Like many around the world, Iraqis are demonstrating for less corruption and better living conditions. And like many governments around the world, Iraq has responded with violence. People were beaten, injured by tear gas canisters and shot at with sharp shots. Although Prime Minister Abdul Mahdi has offered his resignation, no substitute has been found who can gain a majority in parliament. [9]

1 Impeachment Star Witness has been charged with harassment

Another week, another twist in the ongoing story of Donald Trump's Impeachment. Just last week, former US Ambassador to the EU, Gordon Sondland, was on the news for dropping a bomb on Trump's alleged counter-consciousness with Ukraine over the investigation of Joe Biden's son. Sondland itself is the news this week.

On Wednesday, Portland Monthly magazine published stories of three women accusing Sondland of harassing them. The allegations range from the unmasking of the one-time hotelier to a professional retaliation when he refused to sleep with him.

To call this story complicated would mean underestimating all the contradictory motivations and counter-claims that fly back and forth. One of the named women in the story is the owner of the magazine that conducts the report, although she said she does not interfere editorially. Perhaps Sondland has then stated that the whole thing is a politically motivated hit that aims to discredit its harmful testimonial against Trump through association.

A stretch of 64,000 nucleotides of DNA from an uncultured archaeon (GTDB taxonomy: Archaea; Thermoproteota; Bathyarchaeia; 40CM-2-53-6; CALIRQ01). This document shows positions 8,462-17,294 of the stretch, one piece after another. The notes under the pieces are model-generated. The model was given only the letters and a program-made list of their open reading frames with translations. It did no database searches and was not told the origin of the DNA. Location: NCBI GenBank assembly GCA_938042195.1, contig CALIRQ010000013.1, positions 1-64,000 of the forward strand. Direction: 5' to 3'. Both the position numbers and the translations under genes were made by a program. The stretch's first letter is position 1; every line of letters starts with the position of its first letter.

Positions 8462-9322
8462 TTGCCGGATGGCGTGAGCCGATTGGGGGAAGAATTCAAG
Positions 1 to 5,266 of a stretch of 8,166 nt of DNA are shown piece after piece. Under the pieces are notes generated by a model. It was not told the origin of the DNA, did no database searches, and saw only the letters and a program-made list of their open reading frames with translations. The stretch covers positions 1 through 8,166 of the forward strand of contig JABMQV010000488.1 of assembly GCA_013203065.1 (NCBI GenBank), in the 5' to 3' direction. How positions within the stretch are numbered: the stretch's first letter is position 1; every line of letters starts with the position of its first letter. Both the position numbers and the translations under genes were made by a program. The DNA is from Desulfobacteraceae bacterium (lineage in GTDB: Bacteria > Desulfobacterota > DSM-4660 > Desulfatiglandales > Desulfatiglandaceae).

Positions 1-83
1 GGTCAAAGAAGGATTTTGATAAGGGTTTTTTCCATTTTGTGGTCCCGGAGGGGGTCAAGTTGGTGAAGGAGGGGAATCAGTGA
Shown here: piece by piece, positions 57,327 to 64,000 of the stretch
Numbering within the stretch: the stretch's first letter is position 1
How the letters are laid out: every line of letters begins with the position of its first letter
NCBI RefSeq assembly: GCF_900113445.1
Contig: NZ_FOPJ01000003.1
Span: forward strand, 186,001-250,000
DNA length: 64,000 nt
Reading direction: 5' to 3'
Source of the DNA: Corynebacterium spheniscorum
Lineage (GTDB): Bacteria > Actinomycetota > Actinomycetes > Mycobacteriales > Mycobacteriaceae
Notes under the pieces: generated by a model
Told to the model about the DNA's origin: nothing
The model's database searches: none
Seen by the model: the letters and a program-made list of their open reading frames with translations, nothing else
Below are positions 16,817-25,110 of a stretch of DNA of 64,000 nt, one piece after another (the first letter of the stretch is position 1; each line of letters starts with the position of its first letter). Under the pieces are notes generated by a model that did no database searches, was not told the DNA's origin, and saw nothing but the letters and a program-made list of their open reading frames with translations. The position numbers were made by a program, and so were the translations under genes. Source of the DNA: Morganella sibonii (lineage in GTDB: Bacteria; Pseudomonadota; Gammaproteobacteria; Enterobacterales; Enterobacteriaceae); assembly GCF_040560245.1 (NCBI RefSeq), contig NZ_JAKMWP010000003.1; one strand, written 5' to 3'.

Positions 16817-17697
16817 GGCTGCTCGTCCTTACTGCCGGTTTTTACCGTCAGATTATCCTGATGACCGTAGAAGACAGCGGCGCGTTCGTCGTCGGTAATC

Is this just a right-wing smear campaign? Or does Sondland cynically use the aversion to Trump to protect himself from the consequences of a predator? The story, which is related to several movements in US politics – the impeachment, #MeToo, # MeToo backlash, democratic primary policy – is probably the most recent story we've dealt with so far. One thing is for sure: Whatever the truth, people will probably choose what they want to believe and eliminate everything else. [10]

<! – Morris M. ->
Morris M.

Morris M. is a list-wise official newsman who sifts through the depths of the media so you do not have to. He avoids Facebook and Twitter like the plague.